Napolean's initial egalitarianism struck sparks with many, but as his power grew, so did his greed. From his less than auspicious beginnings, he rose to a place he'd not dared imagine. With that rise came all the temptations of wealth and power--and the seeds of his downfall.

Great topic.

Anna Kathryn Lanier said...

Great comments. I do not by any stretch of the imagination, pretend to know a lot about this...only a little bit, which we know can be a dangerous thing.

So, I appreciate all the inside comments.

A.K.

Skhye said...

Oh, don't get me started on the ridiculous terms used by historians to describe events. I think the day I was reading a World History text for World History in college and stumbled upon the aborigines as being trapped in their retardation was the day I almost blew a gasket. Excuse me, retardation. Apparently, there is the Law of Retardation. HUH? HUH? So, this culture operates in a way that we don't??? Let's call them retarded? You can see where my thoughts were going. I'll spare you all the rest. Needless to say, the professor was a bit miffed with my evaluation of his textbook's author being rascist. LOLOLLLLL

Anyway, yes, I've found most students sitting in classes with me, through the 300 hours of college/university credit I've earned, have proven to only learn what is taught to them--to never question what is being said. It's sad but true. Now, in studying anthropology, I've learned to question everything I hear anywhere and then question my own thoughts (that the poor world has been spared from hearing). ROFL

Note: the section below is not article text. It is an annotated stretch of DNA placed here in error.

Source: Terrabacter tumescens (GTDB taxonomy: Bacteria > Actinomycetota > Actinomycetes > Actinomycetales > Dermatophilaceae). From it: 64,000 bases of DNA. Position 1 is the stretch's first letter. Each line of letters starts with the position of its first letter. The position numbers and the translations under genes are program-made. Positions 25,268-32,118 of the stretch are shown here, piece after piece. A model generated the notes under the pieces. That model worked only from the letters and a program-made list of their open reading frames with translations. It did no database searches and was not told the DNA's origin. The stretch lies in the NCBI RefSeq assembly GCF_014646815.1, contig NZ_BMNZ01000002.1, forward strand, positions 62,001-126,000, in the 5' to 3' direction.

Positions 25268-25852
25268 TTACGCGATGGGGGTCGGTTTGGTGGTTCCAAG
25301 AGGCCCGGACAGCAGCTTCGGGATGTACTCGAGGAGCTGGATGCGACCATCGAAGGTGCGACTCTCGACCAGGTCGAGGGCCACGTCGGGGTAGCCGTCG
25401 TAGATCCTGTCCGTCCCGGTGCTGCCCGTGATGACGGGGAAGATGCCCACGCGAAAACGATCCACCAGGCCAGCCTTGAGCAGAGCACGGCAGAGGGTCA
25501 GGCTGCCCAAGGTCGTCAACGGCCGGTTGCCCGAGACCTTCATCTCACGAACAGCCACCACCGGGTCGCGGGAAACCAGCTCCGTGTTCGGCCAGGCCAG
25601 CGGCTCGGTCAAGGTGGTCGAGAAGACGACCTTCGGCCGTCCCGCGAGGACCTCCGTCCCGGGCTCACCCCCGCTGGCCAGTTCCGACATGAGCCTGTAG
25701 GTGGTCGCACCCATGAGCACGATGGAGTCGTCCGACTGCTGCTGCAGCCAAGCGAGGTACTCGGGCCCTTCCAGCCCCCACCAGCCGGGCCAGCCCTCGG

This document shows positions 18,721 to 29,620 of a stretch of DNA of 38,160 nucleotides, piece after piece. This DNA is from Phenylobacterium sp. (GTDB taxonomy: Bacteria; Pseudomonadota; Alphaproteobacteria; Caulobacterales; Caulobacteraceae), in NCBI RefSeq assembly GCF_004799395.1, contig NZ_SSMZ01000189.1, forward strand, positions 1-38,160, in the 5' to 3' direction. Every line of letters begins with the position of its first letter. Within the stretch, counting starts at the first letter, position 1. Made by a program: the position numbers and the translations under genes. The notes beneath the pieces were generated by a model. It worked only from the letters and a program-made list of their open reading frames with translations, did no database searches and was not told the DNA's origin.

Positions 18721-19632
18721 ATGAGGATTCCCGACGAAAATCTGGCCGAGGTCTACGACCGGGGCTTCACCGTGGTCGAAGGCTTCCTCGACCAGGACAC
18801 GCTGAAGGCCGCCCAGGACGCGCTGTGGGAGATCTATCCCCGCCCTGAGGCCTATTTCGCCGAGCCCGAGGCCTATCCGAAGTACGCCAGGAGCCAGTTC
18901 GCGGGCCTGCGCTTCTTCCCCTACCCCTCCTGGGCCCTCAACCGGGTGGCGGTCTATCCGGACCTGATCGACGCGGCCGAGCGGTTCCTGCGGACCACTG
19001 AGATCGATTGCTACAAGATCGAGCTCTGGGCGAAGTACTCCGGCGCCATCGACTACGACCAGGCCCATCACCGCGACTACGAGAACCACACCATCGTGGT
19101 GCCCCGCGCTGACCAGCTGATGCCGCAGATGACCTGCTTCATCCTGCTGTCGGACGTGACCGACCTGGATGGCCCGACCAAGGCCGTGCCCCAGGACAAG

Anonymous said...

Oh, excellent point, Paisley! Sorry, I was so excited about blabbing that I didn't read the posts before commenting about ethnocentric brainwashing. LOL. You know there's the cool book on the shelves I sit near when writing at Barnes & Noble each week. It's called MENTAL GENOCIDE. Great concept for this discussion. ;)

Skhye said...

*^$#! That was me: anonymous. Sorry. Hit the wrong key.

Anna Kathryn Lanier said...

LOL...Skhye, I was reading that 'anonymous' post and thinking, hell, that sounds a lot like Skhye....she has a twin???? LOL.

Anna Kathyrn

PS, excellent points, everyone.

Ashley Ladd said...

Well, history is in the eye of the beholder and the one who writes the history account, usually the winner of the conflict, shapes the views of people thereafter.

Louisa Cornell said...

Great post and very thought provoking. As a former history teacher I can appreciate your question. History, for the most part, is written by the victor. However, that does not necessarily mean that it is wrong or biased.

Napoleon was a brilliant strategist and a forward thinking man. However, as in may cases, absolute power tends to corrupt absolutely. Not to mention the fact that he may well have been a victim of poor advice from his advisers and alas, a victim of his upbringing. The concept of a dictator or emperor or king may be an anathema to us, but during his time that was not so.

I think perhaps his motives were good in the beginning, but ultimately he began to believe his own "press."

He was the villain of Trafalgar and his commanders and fleets paid the price. All too common, even today.

Thanks for a really thought-provoking post!